• Understand Java Strings
  • Understand Java Strings are a reference type - not a primitive type.
  • Understand the details of declaring variables, allocating objects, and using objects of type String.
  • Understand instance methods.
  • Understand how to call String instance methods
  • Java Strings Review (Eck 2.3.3)

    We have used Strings in early programs. The following highlights our knowledge from Our First Java Programs.

    • A String is probably the most used data type in programming. If you are creating a mathematical model, numeric types may outnumber Strings.
    • A String is not a Java primitive type.
    • A String is a sequence of characters. A String is not a char. A char is a single character. You should realize that 'a' is a char literal and "a" is a String literal. 'a' and "a" are two different literals.
    • A String literal is a sequence of characters enclosed in the double tic-mark quotation, e.g., "Gusty".
    • String variables are declared just like variables of primitive types.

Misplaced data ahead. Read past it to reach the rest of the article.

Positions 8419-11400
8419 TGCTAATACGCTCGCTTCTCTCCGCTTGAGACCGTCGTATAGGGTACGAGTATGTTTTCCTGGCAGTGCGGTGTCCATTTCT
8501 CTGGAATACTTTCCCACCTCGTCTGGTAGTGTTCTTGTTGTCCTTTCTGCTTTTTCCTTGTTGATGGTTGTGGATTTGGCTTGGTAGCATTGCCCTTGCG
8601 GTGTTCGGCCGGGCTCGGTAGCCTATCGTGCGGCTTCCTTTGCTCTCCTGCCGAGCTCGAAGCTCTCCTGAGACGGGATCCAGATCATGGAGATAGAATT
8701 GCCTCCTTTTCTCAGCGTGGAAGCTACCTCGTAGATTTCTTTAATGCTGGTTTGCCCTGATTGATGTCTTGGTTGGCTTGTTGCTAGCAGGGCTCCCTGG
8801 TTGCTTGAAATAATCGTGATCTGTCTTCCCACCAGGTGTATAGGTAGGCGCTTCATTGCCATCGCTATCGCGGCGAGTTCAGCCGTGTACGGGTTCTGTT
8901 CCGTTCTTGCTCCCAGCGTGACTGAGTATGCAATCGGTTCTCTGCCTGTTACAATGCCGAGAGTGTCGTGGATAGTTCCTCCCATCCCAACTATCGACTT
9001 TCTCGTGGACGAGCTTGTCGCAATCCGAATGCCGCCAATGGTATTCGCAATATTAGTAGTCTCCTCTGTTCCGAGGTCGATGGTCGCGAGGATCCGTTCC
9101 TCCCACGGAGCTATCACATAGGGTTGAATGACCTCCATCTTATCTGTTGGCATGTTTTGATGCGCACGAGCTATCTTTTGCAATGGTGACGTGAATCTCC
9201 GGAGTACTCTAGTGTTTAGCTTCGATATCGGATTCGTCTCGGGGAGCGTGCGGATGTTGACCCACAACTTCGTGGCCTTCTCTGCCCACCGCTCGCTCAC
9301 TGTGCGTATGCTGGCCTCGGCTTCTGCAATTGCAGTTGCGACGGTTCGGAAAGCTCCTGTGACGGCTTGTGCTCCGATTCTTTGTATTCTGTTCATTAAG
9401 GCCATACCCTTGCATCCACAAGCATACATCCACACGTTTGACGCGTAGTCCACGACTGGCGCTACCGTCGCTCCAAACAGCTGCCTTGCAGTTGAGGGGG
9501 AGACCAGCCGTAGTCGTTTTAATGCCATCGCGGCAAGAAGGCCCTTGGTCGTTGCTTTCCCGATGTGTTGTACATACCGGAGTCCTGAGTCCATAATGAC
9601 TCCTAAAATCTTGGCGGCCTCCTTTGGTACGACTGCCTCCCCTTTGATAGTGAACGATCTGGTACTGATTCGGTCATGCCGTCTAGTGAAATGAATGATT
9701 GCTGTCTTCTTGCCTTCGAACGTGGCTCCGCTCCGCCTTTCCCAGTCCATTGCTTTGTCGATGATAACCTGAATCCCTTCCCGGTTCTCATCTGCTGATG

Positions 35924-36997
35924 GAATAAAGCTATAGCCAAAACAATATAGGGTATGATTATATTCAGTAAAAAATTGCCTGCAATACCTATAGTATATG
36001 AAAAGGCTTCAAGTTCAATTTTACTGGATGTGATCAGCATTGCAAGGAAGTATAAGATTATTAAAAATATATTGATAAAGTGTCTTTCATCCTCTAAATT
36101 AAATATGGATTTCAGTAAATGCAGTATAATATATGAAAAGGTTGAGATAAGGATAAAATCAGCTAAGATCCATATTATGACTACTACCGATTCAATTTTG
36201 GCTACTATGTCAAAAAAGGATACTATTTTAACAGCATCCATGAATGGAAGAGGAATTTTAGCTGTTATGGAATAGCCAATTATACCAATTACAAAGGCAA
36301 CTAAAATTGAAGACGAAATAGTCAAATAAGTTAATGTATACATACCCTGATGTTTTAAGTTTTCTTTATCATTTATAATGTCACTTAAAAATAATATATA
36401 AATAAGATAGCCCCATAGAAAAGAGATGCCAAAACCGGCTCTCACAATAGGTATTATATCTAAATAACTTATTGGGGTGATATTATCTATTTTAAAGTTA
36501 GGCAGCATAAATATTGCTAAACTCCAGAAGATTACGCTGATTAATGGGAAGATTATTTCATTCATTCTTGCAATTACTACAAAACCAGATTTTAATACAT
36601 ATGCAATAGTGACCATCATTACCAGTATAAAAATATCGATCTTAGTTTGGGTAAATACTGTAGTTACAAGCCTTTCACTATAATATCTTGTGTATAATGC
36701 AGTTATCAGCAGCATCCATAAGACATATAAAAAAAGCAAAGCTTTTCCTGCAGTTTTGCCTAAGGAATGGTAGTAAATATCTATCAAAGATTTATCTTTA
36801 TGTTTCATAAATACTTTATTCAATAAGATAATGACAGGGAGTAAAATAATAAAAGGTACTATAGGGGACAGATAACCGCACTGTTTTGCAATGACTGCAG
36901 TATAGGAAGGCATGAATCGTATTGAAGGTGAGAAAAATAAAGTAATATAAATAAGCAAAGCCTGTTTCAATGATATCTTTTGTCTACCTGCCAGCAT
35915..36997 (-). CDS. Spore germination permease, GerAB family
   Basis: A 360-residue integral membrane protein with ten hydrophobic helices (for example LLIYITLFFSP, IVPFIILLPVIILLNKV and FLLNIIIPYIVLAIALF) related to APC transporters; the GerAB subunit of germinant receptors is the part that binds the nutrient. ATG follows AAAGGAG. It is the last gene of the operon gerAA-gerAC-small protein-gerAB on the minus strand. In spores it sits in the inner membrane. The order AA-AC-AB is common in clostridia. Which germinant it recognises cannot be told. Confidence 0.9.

String s; // declare a String variable
      int i;    // declare a primitive type variable
      String gusty = "Gusty"; 
      int j = 21;
      
    • Strings are concatenated with the + operator, and primitive types are converted to Strings when used in concatenation. A concatenation expression must include at least one operand that is type String.

      String cpsc = "CPSC";
      int twentyTwo = 22;
      String cpsc220 = cpsc + " " + twentyTwo + 0;
      

    In computer programming a string is a collection of readable characters. For example, “This document is our handout” is a String literal. String variables are variables that hold strings. Strings and variables of type String are (probably) the most used literals and data types in programming. I suppose that if you are creating a mathematical model, numbers may outnumber strings.

    Java Strings - Reference Type and Objects

    String variables and literals refer to objects. An object has state and behavior information.

    • state - the value of the String. A String has one instance variable that contains the value.
    • behavior - operations/methods that produce a new String. These methods are called instance methods. For examples,